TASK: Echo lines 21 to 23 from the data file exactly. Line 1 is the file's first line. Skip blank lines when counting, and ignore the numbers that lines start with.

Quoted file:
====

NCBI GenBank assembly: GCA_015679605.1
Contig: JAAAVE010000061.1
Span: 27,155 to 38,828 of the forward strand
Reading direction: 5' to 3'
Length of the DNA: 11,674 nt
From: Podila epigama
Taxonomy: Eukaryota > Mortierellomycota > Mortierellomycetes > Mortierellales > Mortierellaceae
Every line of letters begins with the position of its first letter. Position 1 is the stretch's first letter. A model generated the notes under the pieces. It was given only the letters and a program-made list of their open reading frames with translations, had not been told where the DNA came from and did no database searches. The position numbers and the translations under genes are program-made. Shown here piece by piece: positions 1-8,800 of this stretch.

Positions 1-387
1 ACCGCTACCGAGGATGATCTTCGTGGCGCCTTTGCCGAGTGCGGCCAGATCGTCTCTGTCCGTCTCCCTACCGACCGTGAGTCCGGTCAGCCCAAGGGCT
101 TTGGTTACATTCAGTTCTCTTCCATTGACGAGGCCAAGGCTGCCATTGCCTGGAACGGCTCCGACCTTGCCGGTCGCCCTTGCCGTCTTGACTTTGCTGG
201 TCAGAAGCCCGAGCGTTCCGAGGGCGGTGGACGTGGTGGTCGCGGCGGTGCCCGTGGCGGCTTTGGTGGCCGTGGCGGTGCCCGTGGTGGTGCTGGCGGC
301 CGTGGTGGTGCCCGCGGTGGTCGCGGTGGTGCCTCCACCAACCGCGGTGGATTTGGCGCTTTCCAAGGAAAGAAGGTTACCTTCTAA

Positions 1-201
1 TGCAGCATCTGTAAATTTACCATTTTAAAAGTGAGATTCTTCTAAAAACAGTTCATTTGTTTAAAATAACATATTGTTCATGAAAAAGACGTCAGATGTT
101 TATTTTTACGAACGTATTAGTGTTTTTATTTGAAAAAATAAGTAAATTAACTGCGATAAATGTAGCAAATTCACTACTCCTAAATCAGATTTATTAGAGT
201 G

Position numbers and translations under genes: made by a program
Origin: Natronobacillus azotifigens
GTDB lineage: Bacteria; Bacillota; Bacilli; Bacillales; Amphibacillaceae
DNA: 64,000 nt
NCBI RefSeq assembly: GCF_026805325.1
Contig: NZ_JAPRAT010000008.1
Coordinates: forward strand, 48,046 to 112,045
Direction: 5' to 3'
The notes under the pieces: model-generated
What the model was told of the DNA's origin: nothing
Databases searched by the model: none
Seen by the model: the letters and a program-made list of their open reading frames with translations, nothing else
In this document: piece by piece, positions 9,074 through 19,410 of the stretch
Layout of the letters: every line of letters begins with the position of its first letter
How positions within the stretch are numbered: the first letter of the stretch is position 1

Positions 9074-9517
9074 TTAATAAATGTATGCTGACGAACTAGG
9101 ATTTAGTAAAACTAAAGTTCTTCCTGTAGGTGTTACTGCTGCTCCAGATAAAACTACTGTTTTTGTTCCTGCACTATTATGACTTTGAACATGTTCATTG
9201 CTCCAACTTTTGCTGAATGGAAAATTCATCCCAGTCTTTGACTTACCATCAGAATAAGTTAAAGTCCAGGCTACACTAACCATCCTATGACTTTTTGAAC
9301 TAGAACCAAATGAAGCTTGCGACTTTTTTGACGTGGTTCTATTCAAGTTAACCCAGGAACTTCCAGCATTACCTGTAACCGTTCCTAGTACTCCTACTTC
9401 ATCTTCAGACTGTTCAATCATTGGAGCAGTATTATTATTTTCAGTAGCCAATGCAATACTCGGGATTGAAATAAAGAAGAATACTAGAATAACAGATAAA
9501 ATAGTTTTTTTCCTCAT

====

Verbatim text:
DNA: 64,000 nt
NCBI RefSeq assembly: GCF_026805325.1
Contig: NZ_JAPRAT010000008.1